In 1998, new swaps were being transacted against LIBOR in any of ECU, DEM, FRF, ITL, ESP, NLG, and PTE (LIBOR is the London Inter-Bank Offered Rate, and is computed by the British Bankers’ Association). New swaps were also being transacted against FIBOR (the cost of borrowing DEM in Frankfurt, computed by the German Bankers’ Association), PIBOR (FRF in Paris), RIBOR (ITL in Rome), MIBOR (ESP in Madrid), AIBOR (NLG in Amsterdam), BIBOR (BEF in Belgium), HELIBOR (FIM in Helsinki), VIBOR (ATS in Vienna), DIBOR (IEP in Dublin), and others.
EMU brought on a simplification. There are no longer separate London ‘fixings’ of ECU, DEM, FRF, ITL, ESP, NLG, and PTE: there is one fixing of the cost of EUR money in London, and this is copied across for the other currencies. On the continent, the European Banking Federation has created a eurozone fixing called Euribor. And (for example), the German Bankers’ Association no longer fixes the cost of borrowing DEM in Frankfurt; instead it has specified that the FIBOR fixing shall be equal to the Euribor fixing.
For the most part, this has worked smoothly. (The one exception is that the French Bankers’ Association messed up the transition from FRF PIBOR to Euribor*3.)
Consider the position of two parties who have traded a BIBOR swap (the former Belgium-franc fixing), using German-law documentation. This swap is, well, whatever German law says it is. And it settles against, well, whatever the Belgium Banking Association says it does. Of course, for now and the foreseeable future, each jurisdiction’s law says that swaps are properly enforceable, and the various eurozone national banking associations say that their national IBORs have been properly succeeded by Euribor (with a modest exception for the French mess-up). But if either of these countries leave EMU, legal uncertainty would surely increase.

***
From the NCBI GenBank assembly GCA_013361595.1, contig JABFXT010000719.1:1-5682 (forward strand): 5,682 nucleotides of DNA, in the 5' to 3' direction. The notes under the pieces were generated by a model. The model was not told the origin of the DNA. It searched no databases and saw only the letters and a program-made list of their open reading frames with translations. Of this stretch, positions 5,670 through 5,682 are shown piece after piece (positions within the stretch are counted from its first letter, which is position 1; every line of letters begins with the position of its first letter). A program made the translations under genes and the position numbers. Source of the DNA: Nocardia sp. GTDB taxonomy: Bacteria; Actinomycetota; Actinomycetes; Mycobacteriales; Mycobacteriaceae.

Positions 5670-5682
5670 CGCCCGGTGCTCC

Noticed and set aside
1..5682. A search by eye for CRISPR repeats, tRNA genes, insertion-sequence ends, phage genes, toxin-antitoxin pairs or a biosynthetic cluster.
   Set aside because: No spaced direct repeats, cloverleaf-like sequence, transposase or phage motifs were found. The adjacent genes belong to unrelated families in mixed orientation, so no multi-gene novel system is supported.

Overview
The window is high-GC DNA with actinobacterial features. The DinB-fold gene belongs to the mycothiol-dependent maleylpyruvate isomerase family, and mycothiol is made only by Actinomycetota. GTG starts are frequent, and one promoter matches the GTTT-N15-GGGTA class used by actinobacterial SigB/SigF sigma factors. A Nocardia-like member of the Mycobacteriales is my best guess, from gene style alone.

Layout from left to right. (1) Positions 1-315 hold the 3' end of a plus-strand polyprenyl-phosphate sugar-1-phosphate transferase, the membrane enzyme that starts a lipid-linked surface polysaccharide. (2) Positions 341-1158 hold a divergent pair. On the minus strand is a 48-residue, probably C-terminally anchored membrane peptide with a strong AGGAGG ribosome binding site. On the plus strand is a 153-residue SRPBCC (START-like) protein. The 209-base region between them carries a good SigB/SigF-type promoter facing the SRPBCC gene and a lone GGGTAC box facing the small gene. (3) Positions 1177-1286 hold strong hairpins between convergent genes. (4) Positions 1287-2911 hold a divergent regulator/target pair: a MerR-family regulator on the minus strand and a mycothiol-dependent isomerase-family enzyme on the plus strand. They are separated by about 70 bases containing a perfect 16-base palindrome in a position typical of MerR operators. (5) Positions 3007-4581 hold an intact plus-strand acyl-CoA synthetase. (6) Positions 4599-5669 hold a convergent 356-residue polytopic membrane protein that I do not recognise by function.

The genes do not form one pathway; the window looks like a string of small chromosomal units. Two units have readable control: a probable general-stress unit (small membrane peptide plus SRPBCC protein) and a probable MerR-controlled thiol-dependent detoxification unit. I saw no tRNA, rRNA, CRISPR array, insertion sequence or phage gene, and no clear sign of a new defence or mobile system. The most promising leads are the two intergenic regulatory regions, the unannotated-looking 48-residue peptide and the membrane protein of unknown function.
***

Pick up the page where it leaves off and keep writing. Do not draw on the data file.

1. The old national currencies are irrecoverable. For good or for ill, Germany cannot recover the old Deutschmark — it has been too stirred up with the other national currencies.
2. A nation can leave EMU, by introducing a new currency. In doing so, it can leave euro obligations to be paid in euro, or it can cause varying degrees of trouble by doing something different.
3. Because governments have a lot of power over their legal jurisdictions, and over the legal definition of their own currency, both past and present, and over the definition of their former national ‘IBOR’, a government that wanted to cause trouble could cause a lot of it.
Julian D. A. Wiseman, February 2000
*1 The eleven are Germany, France, Italy, Spain, Netherlands, Belgium, Austria, Finland, Portugal, Ireland and Luxembourg. Also in this monetary union, but not counted as part of the ‘eleven’, are the likes of Andorra, Monaco, San Marino and Vatican City.